The main posts are meant to be stakes holding the hedge up (figure 9):
If you look closely at the top of one of the posts in figure 9, you can see that it’s been cast in the form of a wooden post that’s been lopped short with axe strokes. In figures 10 and 11 you can see the post with adjacent vine panels, and the hollow inside portion of the cast panels, respectively.
You know me well enough by now that you’re expecting the best for last, and you’re right: the astonishing Lawrence precinct (figure 12).
Those are tassles (in iron, of course) hanging from cruciform plates cast with the ‘all-seeing eye’ on them (figure 13). It is nothing short of astounding to me to see the famous Victorian taste for rich, overstuffed, velveted interiors brought in this way to the outdoors. It’s just great. And the all-seeing eye is a fabulous touch. I also admit that the chains hang in a pleasingly symmetrical way with nice catenaries between the tassles.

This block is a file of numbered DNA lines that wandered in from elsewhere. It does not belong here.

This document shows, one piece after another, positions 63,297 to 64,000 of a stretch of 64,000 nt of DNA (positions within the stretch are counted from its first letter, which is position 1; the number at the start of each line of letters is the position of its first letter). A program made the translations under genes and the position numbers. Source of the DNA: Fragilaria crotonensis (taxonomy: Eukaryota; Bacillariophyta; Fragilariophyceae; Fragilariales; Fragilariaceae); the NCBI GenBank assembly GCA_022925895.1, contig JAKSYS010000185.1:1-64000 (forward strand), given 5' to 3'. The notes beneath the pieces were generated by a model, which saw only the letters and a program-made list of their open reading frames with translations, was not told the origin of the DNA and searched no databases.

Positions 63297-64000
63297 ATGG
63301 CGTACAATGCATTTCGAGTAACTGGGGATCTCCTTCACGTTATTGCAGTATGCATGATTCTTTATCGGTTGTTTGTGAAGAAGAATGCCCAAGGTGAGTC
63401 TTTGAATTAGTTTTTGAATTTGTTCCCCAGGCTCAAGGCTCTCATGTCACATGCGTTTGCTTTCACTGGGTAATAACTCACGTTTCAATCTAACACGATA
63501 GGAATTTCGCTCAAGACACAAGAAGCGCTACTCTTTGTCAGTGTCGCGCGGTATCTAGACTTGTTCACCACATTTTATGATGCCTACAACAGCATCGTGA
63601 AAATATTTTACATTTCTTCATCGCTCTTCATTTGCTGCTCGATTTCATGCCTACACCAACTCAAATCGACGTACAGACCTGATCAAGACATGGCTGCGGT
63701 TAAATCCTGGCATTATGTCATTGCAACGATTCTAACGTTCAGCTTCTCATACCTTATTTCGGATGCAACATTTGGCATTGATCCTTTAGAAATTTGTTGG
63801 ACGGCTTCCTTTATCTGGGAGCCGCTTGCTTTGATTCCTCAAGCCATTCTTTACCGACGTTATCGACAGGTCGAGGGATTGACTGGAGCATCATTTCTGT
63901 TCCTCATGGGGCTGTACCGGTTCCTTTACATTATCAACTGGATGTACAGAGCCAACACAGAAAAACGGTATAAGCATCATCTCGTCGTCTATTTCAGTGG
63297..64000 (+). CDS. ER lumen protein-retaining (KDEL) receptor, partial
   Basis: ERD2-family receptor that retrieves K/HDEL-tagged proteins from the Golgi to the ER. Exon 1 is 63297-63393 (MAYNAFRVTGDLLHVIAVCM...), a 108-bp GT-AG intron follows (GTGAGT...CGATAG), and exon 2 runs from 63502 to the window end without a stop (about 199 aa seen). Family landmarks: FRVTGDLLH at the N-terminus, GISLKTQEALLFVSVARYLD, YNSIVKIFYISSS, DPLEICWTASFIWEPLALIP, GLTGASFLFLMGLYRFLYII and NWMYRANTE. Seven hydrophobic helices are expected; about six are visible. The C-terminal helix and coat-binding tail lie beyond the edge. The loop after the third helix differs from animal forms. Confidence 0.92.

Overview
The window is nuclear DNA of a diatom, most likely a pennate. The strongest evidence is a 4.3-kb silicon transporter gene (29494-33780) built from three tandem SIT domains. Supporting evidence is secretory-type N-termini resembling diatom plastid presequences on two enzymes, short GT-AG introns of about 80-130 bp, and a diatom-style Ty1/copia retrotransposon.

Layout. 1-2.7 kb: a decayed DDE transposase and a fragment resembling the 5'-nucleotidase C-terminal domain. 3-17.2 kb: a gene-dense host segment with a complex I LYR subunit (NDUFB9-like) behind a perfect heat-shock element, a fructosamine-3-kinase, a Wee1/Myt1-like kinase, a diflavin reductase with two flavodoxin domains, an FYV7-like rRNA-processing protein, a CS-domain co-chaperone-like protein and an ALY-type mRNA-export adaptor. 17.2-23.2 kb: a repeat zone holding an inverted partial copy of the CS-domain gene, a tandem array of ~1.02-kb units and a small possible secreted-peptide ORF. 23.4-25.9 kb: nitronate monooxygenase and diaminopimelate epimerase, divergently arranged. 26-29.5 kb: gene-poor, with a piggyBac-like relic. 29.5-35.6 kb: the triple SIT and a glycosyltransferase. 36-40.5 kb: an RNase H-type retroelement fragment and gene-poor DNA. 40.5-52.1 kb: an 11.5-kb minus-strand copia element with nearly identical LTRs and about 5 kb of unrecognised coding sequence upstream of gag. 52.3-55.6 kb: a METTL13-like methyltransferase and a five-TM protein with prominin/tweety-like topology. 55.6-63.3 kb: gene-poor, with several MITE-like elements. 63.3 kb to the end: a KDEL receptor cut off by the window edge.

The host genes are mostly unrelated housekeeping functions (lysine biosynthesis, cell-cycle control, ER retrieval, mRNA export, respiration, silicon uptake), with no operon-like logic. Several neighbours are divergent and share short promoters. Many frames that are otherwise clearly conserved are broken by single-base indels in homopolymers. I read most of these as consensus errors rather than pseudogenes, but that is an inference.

The most legible monument in this be-tassled precinct is a ledger stone to two family daughters, Sarah (1835-1844) and Ann (1838-1848), who died at ages nine and ten, respectively. This happened in the 1840s, and I tentatively date the precinct border to this period.
A final image (figure 15) shows a portion of the chain with two tassles that has fallen to the ground and lies in magnificent decay among the dying late-November grass and fallen leaves.
Appendix. Here is the potted biography of Lesceles Grandy from the Evening Times of 18 March, 1899.